Wednesday, November 14, 2018

Plastic Man #6 Review and **SPOILERS**

Better Living Through Plastics

Writer: Gail Simone 
Artist: Adriana Melo 
Colorist: Kelly Fitzpatrick 
Letterer: Simon Bowland 
Cover Artists: Jason Badower 
Editor: Kristy Quinn 
Cover Price: $3.99 
On Sale Date: November 14, 2018


Here it is, folks, the final issue of Plastic Man! I wonder if the thing with the evil guys and the lady with the wetsuit will come to a head over the kid and the Durlan. The only way to find out is to read my review! Or read the comic, if you’re so inclined.

Explain It!

Right, so we have a list of questions we need answered. One: why does the Cabal matter? Two: why did a Durlan kill a handful of people while shape-shifted into Plastic Man? Three: why is Pado Swakatoon involved in this story at all? And we get answers for all of these “whys,” but not in that satisfying, mystery novel way, where we could have put all of the pieces together if we’d only been slightly more observant and on cocaine. No, instead we get a heap of stuff kind of chucked at us in the sixth issue that wraps things up conveniently, if not too neatly. 
One reason I haven’t connected to this series is that there never seem to be any stakes worth getting concerned over. Plastic Man seems nigh indestructible, I can just as soon take Pado and Obscura and the rest of his supporting cast, as I would leave them. Perhaps it’s his flippant attitude, or maybe because I’ve been so confused about things happening in the book, I checked out emotionally sometime around issue three or four. There just seemed to be no point in investing myself in this comic when I wasn’t even sure if I liked the titular character or not. I know. This is not how I expected to receive Plastic Man.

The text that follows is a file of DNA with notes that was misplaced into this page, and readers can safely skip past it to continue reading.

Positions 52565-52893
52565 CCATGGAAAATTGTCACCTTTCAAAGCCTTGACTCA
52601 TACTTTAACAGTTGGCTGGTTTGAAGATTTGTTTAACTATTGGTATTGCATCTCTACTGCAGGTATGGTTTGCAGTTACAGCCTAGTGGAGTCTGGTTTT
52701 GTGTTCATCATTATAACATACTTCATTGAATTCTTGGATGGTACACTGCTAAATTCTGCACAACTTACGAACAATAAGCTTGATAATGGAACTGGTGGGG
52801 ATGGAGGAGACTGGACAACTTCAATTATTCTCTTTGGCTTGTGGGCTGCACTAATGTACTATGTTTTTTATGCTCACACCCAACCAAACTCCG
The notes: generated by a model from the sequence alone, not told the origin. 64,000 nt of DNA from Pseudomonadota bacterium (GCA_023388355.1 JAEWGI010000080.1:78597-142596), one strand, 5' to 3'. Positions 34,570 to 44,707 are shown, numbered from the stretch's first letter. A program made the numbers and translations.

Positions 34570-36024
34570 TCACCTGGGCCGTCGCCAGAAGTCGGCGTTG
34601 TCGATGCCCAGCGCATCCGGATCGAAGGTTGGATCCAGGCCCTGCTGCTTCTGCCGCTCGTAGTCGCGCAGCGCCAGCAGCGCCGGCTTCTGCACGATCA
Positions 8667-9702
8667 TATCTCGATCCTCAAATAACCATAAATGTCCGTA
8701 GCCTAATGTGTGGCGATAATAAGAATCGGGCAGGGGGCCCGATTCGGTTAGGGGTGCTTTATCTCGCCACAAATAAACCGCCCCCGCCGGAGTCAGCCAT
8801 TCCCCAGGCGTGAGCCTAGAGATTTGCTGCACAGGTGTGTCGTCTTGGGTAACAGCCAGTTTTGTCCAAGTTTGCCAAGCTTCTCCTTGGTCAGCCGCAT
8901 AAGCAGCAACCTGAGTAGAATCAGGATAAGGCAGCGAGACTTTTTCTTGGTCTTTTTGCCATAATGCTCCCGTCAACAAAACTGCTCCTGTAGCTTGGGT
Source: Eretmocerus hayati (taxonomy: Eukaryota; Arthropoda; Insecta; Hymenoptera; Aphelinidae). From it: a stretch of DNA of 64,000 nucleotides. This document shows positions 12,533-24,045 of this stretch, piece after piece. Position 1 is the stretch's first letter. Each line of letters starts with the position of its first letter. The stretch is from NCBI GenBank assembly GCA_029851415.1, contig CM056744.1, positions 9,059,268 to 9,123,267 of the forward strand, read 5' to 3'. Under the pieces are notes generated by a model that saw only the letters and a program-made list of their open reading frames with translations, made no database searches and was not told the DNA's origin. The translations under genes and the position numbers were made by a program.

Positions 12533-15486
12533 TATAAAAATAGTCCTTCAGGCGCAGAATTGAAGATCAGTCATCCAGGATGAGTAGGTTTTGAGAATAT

So it turns out that the Cabal was trying to discredit Obscura by making Plastic Man seem like a murderer. Was she connected to Plastic Man, somehow? Seems to me that they met for the first time in the debut issue of this series. But anyway, that was the whole stupid plan. And it was pretty much enacted wholly by Doctor Psycho, I’m not sure why the rest of those dildoes were hanging around. Later, Plas and Pado get together and he promises he’s gonna be the best ding-dong daddy since Perry Como, and they all live happily ever after. Probably. Over in the Terrifics, they’re talking about his son from post-Crisis continuity, Luke O’Brian…I wonder which one we’re supposed to take as canon. 
Not to mention that the storyline where that woman turned to granite, which is a callback to Golden Age Plastic Man, was all set-up for a future Plastic Man series that may or may not happen. Now that is a crummy trick. We followed her crummy origin story for six issues, we don’t even get to see her in action. I dunno, this series left me feeling deflated, no pun intended. The art could have been tighter, the plotting might have been clearer. But more than that, the story itself could have been tighter and more focused. I still don’t know what was the point of having Man-Bat or those members of the Secret Six involved at all.

Bits and Pieces:

I can't believe it, but I actually have to give this series an F.U.5 in the final analysis. It's a waste of time and money. There are some good offbeat moments, but as a six-issue narrative, it falls flat. This issue is the most weighted with the story, so if you have to buy one, this is it.


No comments:

Post a Comment